It is also dangerously erroneous to label an entire community – Shia, Allawite, Armenian – as being loyal to, or the beneficiaries of, any particular regime.
But here is the thing that analysts always come back to: Populations across the Middle East recoil at sectarianism and, given the slightest opportunity to escape this devastating dynamic, will grab it.
As al-Ali says: “If the political class wanted a society where this [sectarianism] matters a lot less, they would find very sympathetic ears in the wider community. Society wants to quell ethnic sectarian tensions, but the politics isn’t willing.”
Despite all the bloodshed, poll after poll in Iraq since 2003 shows that people want a unified country under a centralised political system. Hyphenated identities and multi-stranded societies may rip and unravel when the threads binding them together are so deliberately prised apart. But, even while ethnic and religious differences are inflamed and used to stoke the most nightmarish suffering and cruelty in now blood-torn Arab countries, majorities on the ground seek freedom and justice and equality.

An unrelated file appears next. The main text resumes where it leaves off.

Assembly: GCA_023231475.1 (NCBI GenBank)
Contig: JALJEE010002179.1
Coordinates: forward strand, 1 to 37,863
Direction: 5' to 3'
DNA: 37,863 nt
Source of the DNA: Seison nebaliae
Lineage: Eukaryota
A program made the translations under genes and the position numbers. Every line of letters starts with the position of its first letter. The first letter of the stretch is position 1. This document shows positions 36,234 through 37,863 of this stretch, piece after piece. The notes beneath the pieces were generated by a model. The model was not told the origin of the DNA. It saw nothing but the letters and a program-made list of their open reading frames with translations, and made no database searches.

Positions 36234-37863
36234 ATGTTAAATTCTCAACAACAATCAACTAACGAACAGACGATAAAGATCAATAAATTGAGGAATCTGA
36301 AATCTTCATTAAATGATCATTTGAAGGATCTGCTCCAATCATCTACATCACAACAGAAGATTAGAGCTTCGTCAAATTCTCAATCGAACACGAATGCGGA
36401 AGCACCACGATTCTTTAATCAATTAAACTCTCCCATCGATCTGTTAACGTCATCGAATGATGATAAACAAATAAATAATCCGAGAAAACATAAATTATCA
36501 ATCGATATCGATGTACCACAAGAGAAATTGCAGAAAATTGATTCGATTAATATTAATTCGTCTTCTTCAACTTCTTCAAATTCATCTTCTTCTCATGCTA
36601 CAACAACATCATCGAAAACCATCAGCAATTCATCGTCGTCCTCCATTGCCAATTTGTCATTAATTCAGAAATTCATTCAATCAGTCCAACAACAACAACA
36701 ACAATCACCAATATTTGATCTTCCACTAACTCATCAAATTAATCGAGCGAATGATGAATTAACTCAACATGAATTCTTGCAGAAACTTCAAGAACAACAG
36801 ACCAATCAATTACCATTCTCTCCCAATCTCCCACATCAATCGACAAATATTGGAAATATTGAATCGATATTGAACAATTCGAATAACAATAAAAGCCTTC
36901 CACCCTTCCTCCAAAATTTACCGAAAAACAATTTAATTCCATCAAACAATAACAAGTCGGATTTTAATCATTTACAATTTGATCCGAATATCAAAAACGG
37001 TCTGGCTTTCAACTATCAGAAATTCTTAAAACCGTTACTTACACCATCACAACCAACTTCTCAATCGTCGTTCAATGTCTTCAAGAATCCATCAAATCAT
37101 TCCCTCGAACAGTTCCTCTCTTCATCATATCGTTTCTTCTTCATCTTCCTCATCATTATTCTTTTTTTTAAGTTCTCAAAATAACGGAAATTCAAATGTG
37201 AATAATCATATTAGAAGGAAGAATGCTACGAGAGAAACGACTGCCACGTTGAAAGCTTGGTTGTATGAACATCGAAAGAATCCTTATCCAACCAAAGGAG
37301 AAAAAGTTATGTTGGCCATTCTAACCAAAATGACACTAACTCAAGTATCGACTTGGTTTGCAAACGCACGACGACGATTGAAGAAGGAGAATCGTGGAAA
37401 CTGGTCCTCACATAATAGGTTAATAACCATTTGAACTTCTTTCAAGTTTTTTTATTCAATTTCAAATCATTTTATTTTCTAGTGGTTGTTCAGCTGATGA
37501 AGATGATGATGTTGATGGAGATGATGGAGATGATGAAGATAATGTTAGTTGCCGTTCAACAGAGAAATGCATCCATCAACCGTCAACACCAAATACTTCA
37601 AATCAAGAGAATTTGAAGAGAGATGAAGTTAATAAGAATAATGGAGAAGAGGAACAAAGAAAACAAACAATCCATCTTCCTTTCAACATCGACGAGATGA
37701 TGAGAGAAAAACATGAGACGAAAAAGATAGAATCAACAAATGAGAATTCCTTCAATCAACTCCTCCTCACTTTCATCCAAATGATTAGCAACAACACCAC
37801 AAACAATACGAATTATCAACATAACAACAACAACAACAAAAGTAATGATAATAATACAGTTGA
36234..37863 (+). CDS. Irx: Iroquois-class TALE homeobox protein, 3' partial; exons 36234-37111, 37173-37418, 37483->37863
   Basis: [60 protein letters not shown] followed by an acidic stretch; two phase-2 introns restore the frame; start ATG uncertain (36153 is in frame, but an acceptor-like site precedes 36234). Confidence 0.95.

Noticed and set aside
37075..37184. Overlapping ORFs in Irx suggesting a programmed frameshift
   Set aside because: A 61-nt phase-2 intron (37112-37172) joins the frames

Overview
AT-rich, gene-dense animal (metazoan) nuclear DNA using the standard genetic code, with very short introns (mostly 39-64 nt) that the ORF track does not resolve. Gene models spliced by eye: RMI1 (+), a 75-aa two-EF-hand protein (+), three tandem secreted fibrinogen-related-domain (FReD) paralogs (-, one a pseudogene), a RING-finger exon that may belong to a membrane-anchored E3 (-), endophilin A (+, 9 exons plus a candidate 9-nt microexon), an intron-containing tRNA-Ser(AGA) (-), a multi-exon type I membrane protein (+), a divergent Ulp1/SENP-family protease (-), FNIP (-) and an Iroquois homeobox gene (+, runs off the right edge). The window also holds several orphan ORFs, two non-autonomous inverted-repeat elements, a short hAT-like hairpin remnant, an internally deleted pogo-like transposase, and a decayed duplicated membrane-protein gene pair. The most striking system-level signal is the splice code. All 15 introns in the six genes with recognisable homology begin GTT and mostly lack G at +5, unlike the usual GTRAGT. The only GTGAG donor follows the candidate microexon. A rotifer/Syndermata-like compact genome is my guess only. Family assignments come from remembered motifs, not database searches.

In seeking any signs of possible hope, possible solutions, Daou says: “I count on that majority.”
To adopt the “ancient hatreds” line of explanation is effectively to do the opposite – and to thereby condemn the region to hopeless and perpetual misery.
Rachel Shabi is a journalist and author of Not the Enemy: Israel’s Jews from Arab Lands. Follow her on Twitter @rachshabi